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GOP Tax Plan Could Eliminate Tax Breaks02/27 05:48

   WASHINGTON (AP) -- When Republicans say they want to lower taxes and get rid 
of loopholes to make up the lost revenue, they're talking about eliminating 
some very popular tax breaks enjoyed by millions of people.

   That's why making big changes to tax laws is so hard --- and why it hasn't 
been done for 30 years.

   Unless Congress simply cuts taxes for everyone, there will be winners and 
losers, and the losers won't go quietly. If Congress does cut taxes for 
everyone, lawmakers risk exploding an already large budget deficit.

   Republican leaders in the House and Senate say they don't want a tax 
overhaul to add to the national debt. That's what they mean when they say 
"revenue neutral." The new system would raise the same amount of tax revenue as 
the old one, after taking into account some broader economic effects.

   President Donald Trump has said he will make public a tax proposal in the 
coming weeks. Republicans in Congress are also working on plans, with the House 
GOP taking the lead.

   Last year, House Republicans released a blueprint that would lower income 
tax rates and reduce the number of tax brackets. The gist of the plan is to 
lower tax rates for just about everyone, and make up the lost revenue by 
scaling back exemptions, deductions and credits.

   A look at the biggest tax breaks enjoyed by individuals, along with The 
Associated Press' assessment of how safe they are as Congress works to overhaul 
taxes. All estimates are from the nonpartisan Joint Committee on Taxation, the 
official scorekeeper for Congress.



   Contributions to pension plans are tax-exempt, including defined benefit 
plans and defined contribution plans, such as 401(k)s. This exemption saved 
taxpayers $180 billion in 2016, making it the biggest tax break for individuals.

   RATING: Safe.



   Nearly half of all those in the United States get their health insurance 
from an employer. The value of those insurance policies is exempt from 
taxation, saving taxpayers $155 billion in 2016.

   Proposals to start taxing at least some health benefits are dividing House 
Republicans as they struggle to replace President Barack Obama's health law. 
Some see it as another version of Obama's "Cadillac" tax on high-cost health 
insurance, which has been delayed until 2020.

   RATING: In danger.



   Investors pay reduced tax rates on long-term capital gains and qualified 
dividends, saving them $131 billion in 2016. The tax rate for investment income 
is 15 percent for most investors, though the very wealthy pay a top rate of 20 
percent. The top tax rate on regular income is 39.6 percent.

   In 1986, President Ronald Reagan raised taxes on investments and used the 
revenue to dramatically reduce tax rates for regular income. Today, few 
Republicans embrace the idea of increasing taxes on investments.

   RATING: Safe, as long as Republicans are in charge.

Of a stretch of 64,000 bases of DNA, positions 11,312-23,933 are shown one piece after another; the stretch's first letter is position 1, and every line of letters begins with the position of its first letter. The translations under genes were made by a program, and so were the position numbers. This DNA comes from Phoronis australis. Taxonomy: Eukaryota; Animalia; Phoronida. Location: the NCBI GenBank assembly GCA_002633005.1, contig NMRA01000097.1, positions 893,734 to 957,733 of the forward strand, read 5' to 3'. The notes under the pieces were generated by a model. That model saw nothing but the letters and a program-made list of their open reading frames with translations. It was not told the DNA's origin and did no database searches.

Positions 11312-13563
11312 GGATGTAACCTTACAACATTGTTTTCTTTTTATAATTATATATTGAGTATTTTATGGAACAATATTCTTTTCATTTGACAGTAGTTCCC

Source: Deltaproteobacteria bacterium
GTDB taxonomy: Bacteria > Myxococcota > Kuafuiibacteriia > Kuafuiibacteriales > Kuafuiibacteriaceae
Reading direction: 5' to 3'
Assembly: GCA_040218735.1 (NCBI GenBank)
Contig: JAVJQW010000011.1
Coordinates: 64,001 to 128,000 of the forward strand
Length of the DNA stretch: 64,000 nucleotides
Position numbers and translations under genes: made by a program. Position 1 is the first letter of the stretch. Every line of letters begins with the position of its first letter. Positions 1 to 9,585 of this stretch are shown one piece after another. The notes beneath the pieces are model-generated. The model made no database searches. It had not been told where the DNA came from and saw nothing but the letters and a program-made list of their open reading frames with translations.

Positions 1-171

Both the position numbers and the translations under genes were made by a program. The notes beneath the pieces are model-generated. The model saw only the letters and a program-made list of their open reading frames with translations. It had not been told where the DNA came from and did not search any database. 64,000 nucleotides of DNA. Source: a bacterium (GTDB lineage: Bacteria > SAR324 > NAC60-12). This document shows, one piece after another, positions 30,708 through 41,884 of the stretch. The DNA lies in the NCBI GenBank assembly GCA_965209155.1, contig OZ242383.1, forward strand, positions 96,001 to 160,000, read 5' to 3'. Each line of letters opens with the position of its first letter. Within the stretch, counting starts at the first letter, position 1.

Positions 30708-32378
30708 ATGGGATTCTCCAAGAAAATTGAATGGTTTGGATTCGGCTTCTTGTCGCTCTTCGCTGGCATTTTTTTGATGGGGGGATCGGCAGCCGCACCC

Nearly 30 million families claimed the earned income tax credit in 2016, 
which targets low-income working families with children. They saved a total of 
$73 billion. Republicans like the credit because it rewards work. Democrats 
like it because it is one of the federal government's largest anti-poverty 

   RATING: Safe, but there could be changes.



   More than 43 million families deducted their state and local income, sales 
and personal property taxes from their federal taxable income in 2016. The 
deductions reduced their federal tax bills by nearly $70 billion. More than 90 
percent of taxpayers who itemize take advantage of this deduction. 
Nevertheless, the House Republican blueprint would repeal it to help pay for 
lower tax rates.

   RATING: In danger.



   Nearly 34 million families claimed the mortgage interest deduction in 2016, 
reducing their tax bills by $65 billion. Some economists say the deduction is 
an inefficient way to promote home ownership. But it has strong support among 
home owners and every industry associated with buying and building homes. 
Recognizing the political peril of targeting this deduction, the House GOP 
blueprint would keep it.

   RATING: Safe, but it could get a haircut for high-priced homes.



   Nearly 36 million families claimed deductions for charitable contributions 
in 2016, reducing their tax bills by more than $57 billion. Most tax overhaul 
proposals, including the House GOP blueprint, would spare this deduction.

   RATING: Safe.



   More than 35 million families claimed the $1,000-per-child in 2016. They 
saved more than $54 billion.

   RATING: Safe. Some proposals would increase it.



   Most Social Security and railroad retirement benefits are not taxed, saving 
these people $40 billion in 2016. Individuals with a combined income below 
$25,000 do not have to pay taxes on Social Security. The income threshold for 
married couples is $32,000.

   RATING: Safe.



   Nearly 35 million families deducted their taxes on their home or other real 
estate from their federal taxable income in 2016. They saved a total of $33 
billion. This deduction makes it easier for school districts to raise money 
from property taxes. It is, however, targeted for elimination in the House GOP 


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